Now returning to the concept of the correlation and unity of “Good to Heaven” and “Good to the creatures” (brought out in the letter of Rosh Chodesh Nissan), we see that the same concept is also underscored, indeed even more forcefully, in the similarity of content of both the Shabbos day and the Shabbos year:

During the Shabbos day a Jew is expected to utilize the rest from all work for spiritual refreshment, to deepen and strengthen his bond with G‑d, through dedicating the released time to more Torah and more prayer, both quantitatively and qualitatively—in the fullest measure of “Good to Heaven.” At the same time the Jew is commanded to include in his rest “your ox (‘clean’ beast) and your ass (‘unclean’ beast) . . . and the son of your maidservant and the stranger”—in the fullest measure of “Good to the creatures.”

Similarly in the Shabbos year, when the Jew was released from his main pursuit of livelihood—which in the good old times, when Jews dwelt on their land, “every man under his vine and under his fig-tree,” was mainly from the field and orchard—was the released time to be dedicated to spiritual matters in terms of “a Shabbos unto G‑d,” as mentioned above—“Good to Heaven.” At the same time he renounced possession of his fields and orchards for the duration of the whole year, “in order that the poor and your people may eat, and what they left over, the beast of the field shall eat”; and he also released the debtor from his debt—“Good to the creatures” in all respects.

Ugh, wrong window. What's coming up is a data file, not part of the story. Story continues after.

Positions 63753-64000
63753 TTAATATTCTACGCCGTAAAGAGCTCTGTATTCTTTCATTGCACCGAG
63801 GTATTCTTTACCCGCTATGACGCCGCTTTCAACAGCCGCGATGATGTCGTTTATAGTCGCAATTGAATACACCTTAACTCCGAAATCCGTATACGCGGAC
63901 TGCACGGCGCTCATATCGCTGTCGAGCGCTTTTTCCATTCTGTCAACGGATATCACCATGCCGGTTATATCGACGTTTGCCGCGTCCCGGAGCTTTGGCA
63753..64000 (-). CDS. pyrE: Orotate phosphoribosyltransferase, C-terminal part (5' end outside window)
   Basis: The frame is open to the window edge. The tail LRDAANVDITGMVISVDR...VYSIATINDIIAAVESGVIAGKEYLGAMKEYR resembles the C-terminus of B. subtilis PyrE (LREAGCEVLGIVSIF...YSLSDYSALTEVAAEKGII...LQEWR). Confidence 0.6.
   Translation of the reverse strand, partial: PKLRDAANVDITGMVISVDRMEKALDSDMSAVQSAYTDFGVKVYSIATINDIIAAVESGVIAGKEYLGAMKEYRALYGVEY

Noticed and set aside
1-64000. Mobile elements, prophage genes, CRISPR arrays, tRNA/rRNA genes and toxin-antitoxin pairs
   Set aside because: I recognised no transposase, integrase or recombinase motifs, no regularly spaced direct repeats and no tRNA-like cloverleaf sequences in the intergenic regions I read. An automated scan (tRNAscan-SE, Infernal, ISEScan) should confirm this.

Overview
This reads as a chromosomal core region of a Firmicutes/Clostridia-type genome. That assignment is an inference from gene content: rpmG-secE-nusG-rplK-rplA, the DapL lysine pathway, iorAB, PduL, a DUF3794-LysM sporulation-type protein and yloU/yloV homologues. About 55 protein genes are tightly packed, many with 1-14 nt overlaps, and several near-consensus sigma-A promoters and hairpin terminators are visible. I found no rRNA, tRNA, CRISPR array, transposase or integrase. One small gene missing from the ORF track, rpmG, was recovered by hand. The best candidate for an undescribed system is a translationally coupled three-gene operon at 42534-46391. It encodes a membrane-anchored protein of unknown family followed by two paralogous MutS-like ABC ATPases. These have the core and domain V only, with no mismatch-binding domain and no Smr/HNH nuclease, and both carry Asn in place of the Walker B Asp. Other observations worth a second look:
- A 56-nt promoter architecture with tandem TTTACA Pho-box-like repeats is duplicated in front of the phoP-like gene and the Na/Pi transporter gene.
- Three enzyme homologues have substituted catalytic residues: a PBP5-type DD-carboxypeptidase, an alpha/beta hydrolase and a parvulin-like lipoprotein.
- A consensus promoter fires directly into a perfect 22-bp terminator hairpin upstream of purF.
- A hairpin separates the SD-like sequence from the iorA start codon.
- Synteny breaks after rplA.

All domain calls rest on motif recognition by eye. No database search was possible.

Which is only to emulate G‑d’s way of taking our people out of Egypt from bondage to freedom, “and they prepared no provision for themselves” and G‑d sustained them in the wilderness until they entered the “good and spacious land.”

The similarity of content which the Shabbos day and Shabbos year share with Pesach, the Festival of Our Freedom, is reflected also in this respect that all three—individually and jointly—are designed to engrave upon our hearts and minds the basic tenet of creation ex nihilo: that G‑d created heaven and earth and all their hosts in six days, and that He is the Master of the Universe. And just as each day of the week—“the first day of the Shabbos-Week,” “the second day of the Shabbos-Week,” etc., and certainly the day of the Holy Shabbos itself, remind us to “Remember” and “Keep” (the Shabbos day), this “Foundation of Foundations and Pillar of Wisdoms,”—so does also every year of the Shemittah cycle, and certainly the Shemittah Year itself, reinforce our belief that the Creator of the Universe is the Master of the Universe; and that all the produce that the earth produces year after year is not produced by the earth’s own power, but by the power of Him “who in His goodness renews each day continuously the work of Creation.” Which reminds us also that everyone’s Parnosso [livelihood] is not the result of “my power and the strength of my hand,” but the blessing of G‑d, “who feeds the whole world in His goodness.”